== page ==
Some companies may believe that “going green” is a waste of time and money.
More companies, however, are beginning to address their environmental impacts, which can result in a wide range of benefits.
Smart Business spoke with Jacqui Flaherty-Ricchiuti, CEO of Keep Akron Beautiful and facilitator of the Summit of Sustainability, to learn more about how companies can get the most out of their sustainability efforts.
What’s important for companies to consider when planning a sustainability program?
Executives should be aware of the energy costs, water usage and waste consumption of their businesses, and so should their employees.
Employee green teams can be a company’s best resource. The people in these groups are motivated and excited to be a part of doing something good for both their livelihood and the environment.
It can also be a talent acquisition and retention tool.
As more millennials enter the workforce, they are seeking companies with strong social and environmental ethics.
In today’s candidate-driven hiring market, a corporate commitment to sustainability can be a positive differentiator that helps attract and retain top talent, which mitigates the costs of turnover, hiring and on-boarding.
How do analytics play into sustainability?
Everything must be measured, monitored and measured again.
Take the Greenprint for Akron, for example. The city would never have known how effective its programs were without measuring, just as it would never have known how on track it was with meeting its goals, and wouldn’t have been able to promote that goals were exceeded.
Using marketing to promote green efforts without the ability to prove an initiative’s effectiveness, in fact, is greenwashing — hype without substance.
Companies need numbers to justify the time or money invested in their sustainability practices. Without such data, companies may find that their efforts and programs are not as wise and effective as they had hoped.
What avoidable mistakes do companies make with a sustainability program?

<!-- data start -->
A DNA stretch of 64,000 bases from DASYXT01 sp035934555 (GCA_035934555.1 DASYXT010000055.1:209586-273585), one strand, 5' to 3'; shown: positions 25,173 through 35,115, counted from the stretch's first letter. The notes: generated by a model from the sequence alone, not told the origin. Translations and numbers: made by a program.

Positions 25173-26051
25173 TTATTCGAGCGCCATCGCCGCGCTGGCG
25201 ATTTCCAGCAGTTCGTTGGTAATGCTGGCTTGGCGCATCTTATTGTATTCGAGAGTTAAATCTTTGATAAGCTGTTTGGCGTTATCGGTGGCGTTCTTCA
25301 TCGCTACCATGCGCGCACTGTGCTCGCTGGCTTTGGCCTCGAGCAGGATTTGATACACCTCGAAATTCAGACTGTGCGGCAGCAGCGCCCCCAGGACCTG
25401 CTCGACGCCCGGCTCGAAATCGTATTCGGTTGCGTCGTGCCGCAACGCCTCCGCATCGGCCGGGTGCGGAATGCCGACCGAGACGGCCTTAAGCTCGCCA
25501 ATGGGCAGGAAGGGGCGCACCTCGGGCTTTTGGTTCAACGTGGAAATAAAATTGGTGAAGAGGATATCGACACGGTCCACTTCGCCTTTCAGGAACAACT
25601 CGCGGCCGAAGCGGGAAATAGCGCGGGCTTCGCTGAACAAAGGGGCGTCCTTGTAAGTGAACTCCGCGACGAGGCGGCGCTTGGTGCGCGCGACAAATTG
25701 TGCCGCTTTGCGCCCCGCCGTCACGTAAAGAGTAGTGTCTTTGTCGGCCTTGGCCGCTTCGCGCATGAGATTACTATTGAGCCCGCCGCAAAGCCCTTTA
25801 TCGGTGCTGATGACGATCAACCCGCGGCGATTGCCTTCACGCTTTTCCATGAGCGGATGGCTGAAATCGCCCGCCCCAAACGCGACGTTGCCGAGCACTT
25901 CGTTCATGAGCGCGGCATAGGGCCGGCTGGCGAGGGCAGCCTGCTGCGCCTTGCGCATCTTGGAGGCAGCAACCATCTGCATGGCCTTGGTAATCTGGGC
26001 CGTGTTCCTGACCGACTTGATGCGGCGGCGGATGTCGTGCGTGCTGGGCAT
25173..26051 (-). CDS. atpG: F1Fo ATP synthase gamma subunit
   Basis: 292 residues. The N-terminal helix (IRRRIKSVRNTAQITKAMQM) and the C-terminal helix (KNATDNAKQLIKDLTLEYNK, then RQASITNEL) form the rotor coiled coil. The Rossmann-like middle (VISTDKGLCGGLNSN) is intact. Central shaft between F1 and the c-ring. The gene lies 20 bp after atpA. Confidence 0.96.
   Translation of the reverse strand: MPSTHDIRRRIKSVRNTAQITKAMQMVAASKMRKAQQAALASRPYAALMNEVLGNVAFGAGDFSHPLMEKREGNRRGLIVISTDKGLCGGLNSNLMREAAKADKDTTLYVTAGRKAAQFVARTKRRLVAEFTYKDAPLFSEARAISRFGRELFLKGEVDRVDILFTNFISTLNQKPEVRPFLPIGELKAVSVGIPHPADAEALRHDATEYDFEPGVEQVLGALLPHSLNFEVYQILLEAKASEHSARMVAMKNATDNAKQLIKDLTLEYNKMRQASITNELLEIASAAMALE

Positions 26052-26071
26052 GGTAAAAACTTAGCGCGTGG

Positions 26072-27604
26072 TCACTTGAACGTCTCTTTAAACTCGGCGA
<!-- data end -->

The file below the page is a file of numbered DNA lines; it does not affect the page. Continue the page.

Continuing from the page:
The most common mistake companies make is stopping when it seems like resources have run out or when a company doesn’t know where to turn.
If this happens, it’s important to network with other companies or green organizations to learn about their best practices and look for educational resources in the community.
There are opportunities to share sustainable best practices and ideas freely and energetically with like-minded companies.
If your company has experienced challenges or reached stopping points, don’t give up. There are people in the community who are willing to help.
What common misunderstandings may stop a company from “going green”?
Many executives mistakenly think that a sustainability program requires a large financial commitment. There are many low- and no-cost actions companies can undertake to reduce or diminish their waste streams and reduce their energy expenditures.
The savings can be used to further their long-term sustainability plan and goals.
On the flip side, management must also understand that sometimes sustainability projects will show no traditional ROI.
With this in mind, it can be beneficial to bundle higher return projects with those that take longer, particularly if this can be done without having a significant impact to the rate of return.
That’s why it is important to consider, measure and convey all benefits and values the proposed project will have on aspects such as carbon emissions, workplace morale, risk and public image.
Though some companies might not believe it, there is a lot of measurable value to sustainability programs that affect the triple bottom line: people, planet and prosperity.
These measurements and incentives can be as simple or challenging as an organization wants it to be.
It is extremely important to understand the relevance of corporate social responsibility to both employees and customers today, as this is a value you simply cannot ignore. That and the fact that to realize any benefit at all you have to start. ●
Insights Sustainability is brought to you by the Summit of Sustainability